Proposed increases to Eastbourne parking charges ‘too much, too quickly’
East Sussex County Council is to consult on proposals to increase its on-street parking fees, with the prices of residents’ permits and pay and display tickets both set to rise.
On Monday (June 17), East Sussex County Council’s deputy leader Nick Bennett signed off on a public consultation to seek views on standardising the county council’s on-street parking charges throughout Eastbourne, Hastings and the Lewes district.
According to the council, the proposals would come alongside the first significant increases to pay and display parking charges for around 11 years, with fees costing from between 20p to £1.90 more per hour depending on the area.
The proposals would also see low emission vehicles pay a lower rate for a parking permit.
In approving the consultation, Cllr Bennett said: “CPE (Civil Parking Enforcement) has to pay for itself and if you want some form of regulation curbing traffic movement then you have got to have parking enforcement.
“You could say we will just take the middle value of all of these permits and parking charges, but I actually think the introduction of the emissions element is a good thing.
“Whether the pricing is absolutely right is something the consultation will discover.”
As a result of the low emission pricing scheme, the council says most permit holders in Hastings would see their charges fall or stay the same, rather than increase.
Most permit holders in Eastbourne, however, are expected to see their charges increase under the same system, as the borough’s current permit scheme is set at a lower cost.
At the moment a standard 12 month resident’s permit for Hastings town centre is set at £75, while a standard 12 month permit in Eastbourne is set at £25.
Under the new proposals the standardised cost of both permits would range from £95 to £15, depending on the vehicle’s emissions.
Charges for permits in Lewes, where a discount is already given to low emission vehicles, would remain the same, while the cost of resident permits in Falmer would increase.
Council officers stressed that the fee increases are intended to have an affect on people’s driving habits – incentivising people to use public transport and to park in off-street car parks if visiting a town for long periods.
Opposition councillors, however, criticised the proposals due to the level of increase proposed.
Pat Rodohan, the Liberal Democrat group’s shadow cabinet member for transport, said: “I think we need some honesty about why the charges are coming in. We know it is to replace funding that is not available at the moment through various channels.
“It has been dressed up as an array of environmental issues, which I agree with, but that is not the main reason why it is here at this time.
“For residents it is a matter of cost. Permit charges [in Eastbourne] are being all but quadrupled, £25 to £95.
“But the people that it will affect the most – which are lower income people who have a terraced house and nowhere to park their car off-road – will not be able to afford that increase.”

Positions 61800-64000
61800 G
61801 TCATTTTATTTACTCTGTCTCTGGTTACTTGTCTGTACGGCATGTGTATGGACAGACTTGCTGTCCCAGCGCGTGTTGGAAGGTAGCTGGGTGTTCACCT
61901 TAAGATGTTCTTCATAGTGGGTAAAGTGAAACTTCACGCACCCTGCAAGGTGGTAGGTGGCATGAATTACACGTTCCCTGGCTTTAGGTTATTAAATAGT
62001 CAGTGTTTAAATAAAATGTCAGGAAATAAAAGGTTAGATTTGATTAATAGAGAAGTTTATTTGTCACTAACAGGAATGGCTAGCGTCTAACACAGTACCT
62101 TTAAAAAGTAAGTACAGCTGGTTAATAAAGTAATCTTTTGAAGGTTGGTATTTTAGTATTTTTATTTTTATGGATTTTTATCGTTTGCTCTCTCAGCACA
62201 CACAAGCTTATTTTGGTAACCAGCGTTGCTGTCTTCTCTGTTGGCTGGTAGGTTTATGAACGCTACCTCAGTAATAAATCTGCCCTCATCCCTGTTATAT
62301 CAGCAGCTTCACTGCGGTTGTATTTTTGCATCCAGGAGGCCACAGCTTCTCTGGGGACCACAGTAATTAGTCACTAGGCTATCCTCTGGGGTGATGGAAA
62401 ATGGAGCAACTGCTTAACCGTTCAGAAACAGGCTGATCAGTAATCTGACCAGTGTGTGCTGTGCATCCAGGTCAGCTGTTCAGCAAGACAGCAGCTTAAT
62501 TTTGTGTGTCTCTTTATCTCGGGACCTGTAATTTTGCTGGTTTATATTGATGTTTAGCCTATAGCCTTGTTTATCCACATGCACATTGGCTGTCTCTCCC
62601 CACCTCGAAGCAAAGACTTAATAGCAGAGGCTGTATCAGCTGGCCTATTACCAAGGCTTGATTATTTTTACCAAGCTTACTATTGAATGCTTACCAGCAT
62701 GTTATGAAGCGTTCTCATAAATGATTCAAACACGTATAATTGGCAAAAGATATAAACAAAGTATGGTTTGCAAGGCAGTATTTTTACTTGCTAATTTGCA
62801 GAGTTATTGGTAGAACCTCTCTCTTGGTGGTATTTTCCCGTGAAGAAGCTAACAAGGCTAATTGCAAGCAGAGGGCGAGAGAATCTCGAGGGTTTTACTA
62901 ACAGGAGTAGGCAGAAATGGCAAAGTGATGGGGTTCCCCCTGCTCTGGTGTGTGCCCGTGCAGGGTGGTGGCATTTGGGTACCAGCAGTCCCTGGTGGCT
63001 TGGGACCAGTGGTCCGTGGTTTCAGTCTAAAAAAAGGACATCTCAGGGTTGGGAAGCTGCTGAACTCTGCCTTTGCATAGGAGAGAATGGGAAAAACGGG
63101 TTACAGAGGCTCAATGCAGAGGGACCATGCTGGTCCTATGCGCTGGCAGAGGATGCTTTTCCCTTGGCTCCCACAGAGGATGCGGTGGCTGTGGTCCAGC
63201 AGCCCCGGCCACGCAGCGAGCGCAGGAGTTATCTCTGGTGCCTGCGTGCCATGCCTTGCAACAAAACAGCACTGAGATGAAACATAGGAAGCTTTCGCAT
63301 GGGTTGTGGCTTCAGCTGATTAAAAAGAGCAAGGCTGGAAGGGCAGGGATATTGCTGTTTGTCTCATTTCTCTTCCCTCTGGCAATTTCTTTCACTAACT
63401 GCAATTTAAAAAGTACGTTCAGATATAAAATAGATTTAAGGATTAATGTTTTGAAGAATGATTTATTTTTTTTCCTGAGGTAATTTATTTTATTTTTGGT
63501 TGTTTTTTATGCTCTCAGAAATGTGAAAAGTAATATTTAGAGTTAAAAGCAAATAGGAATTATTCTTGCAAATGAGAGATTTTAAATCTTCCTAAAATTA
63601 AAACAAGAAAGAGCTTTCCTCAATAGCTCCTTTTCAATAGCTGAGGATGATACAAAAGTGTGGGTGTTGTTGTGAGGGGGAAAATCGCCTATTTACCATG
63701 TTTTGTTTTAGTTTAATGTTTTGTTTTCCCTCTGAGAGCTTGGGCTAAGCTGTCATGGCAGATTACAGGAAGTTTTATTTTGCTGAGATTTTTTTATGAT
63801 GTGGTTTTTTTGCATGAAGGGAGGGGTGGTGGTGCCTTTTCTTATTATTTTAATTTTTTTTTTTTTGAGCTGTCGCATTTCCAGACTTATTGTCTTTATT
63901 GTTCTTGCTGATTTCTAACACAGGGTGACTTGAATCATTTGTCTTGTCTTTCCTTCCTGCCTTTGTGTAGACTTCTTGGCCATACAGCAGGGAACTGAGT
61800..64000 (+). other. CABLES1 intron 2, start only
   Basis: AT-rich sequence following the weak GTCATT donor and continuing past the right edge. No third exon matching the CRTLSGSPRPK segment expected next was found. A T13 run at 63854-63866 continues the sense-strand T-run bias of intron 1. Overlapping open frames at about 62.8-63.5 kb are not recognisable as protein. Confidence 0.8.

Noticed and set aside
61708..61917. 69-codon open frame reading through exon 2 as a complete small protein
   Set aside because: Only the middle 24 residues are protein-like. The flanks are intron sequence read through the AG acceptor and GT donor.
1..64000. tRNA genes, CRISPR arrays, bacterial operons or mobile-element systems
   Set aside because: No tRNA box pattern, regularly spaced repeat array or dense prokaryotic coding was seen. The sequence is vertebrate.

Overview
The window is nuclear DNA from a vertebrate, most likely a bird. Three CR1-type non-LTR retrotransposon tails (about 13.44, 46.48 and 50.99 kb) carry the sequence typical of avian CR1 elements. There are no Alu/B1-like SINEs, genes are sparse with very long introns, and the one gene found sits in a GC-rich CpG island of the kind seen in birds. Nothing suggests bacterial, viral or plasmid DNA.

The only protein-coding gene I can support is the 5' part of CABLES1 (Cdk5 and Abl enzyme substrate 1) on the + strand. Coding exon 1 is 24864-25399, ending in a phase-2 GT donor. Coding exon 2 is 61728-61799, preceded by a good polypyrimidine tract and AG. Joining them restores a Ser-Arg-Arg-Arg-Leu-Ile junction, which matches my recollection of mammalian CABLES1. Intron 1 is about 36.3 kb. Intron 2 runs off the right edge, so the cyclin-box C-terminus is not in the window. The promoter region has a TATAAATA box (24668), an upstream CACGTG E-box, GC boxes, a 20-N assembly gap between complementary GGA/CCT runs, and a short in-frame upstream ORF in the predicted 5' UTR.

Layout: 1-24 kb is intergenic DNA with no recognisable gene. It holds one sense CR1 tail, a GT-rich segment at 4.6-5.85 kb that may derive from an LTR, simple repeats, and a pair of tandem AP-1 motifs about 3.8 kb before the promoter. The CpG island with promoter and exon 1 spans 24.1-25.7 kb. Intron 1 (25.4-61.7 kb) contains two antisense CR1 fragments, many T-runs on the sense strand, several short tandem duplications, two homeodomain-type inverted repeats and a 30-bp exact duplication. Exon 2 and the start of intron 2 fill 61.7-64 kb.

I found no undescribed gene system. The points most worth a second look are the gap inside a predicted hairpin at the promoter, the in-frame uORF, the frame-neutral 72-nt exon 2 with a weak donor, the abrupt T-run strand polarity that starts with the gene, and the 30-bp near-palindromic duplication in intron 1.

Cllr Rodohan said the fee increases proposed (to both pay and display and permit parking) were ‘too much, too quickly’ and called on the council to bring them in more gradually, if the increases were to go ahead.
Similar concerns were raised by Labour group co-leader Godfrey Daniel, who raised concerns about the impact of increased charges on town centre businesses and residents who rely on permit parking.
Cllr Daniel: “These are very dramatic changes, you are doubling on-street parking overnight in effect. There will be a huge negative impact on businesses.
“Business in Hastings are at the moment in the midst of austerity – as they are in Eastbourne and other places – and are struggling in town centres.
“The fact they haven’t been raised before is the fault of the county council, not the people’s fault they are going to suddenly come in.”
Cllr Daniel also argued the emissions-based charges would have a disproportionate impact on Hastings residents who, he said, were less likely to own newer low emission cars than other East Sussex residents.
He said: “Hastings is the poorest of the three urban settlements and we’re going to be paying basically the same standardised rate as Lewes, where property values are huge compared to Hastings. Eastbourne’s [property values] are probably double Hastings as well.
“The problem is you have to look at a fairly poor community, where you are effectively taxing the poorest the most.”
As a result of Cllr Bennett’s decision, a six-week consultation on the proposals are expected to run from July 1 to August 11.
According to the council, the increased charges would be used to cover the cost of parking enforcement in the county.
Any additional surplus after operational costs, the council says, could go towards the county council’s public transport costs and be invested in sustainable transport projects to reduce congestion and improve air quality.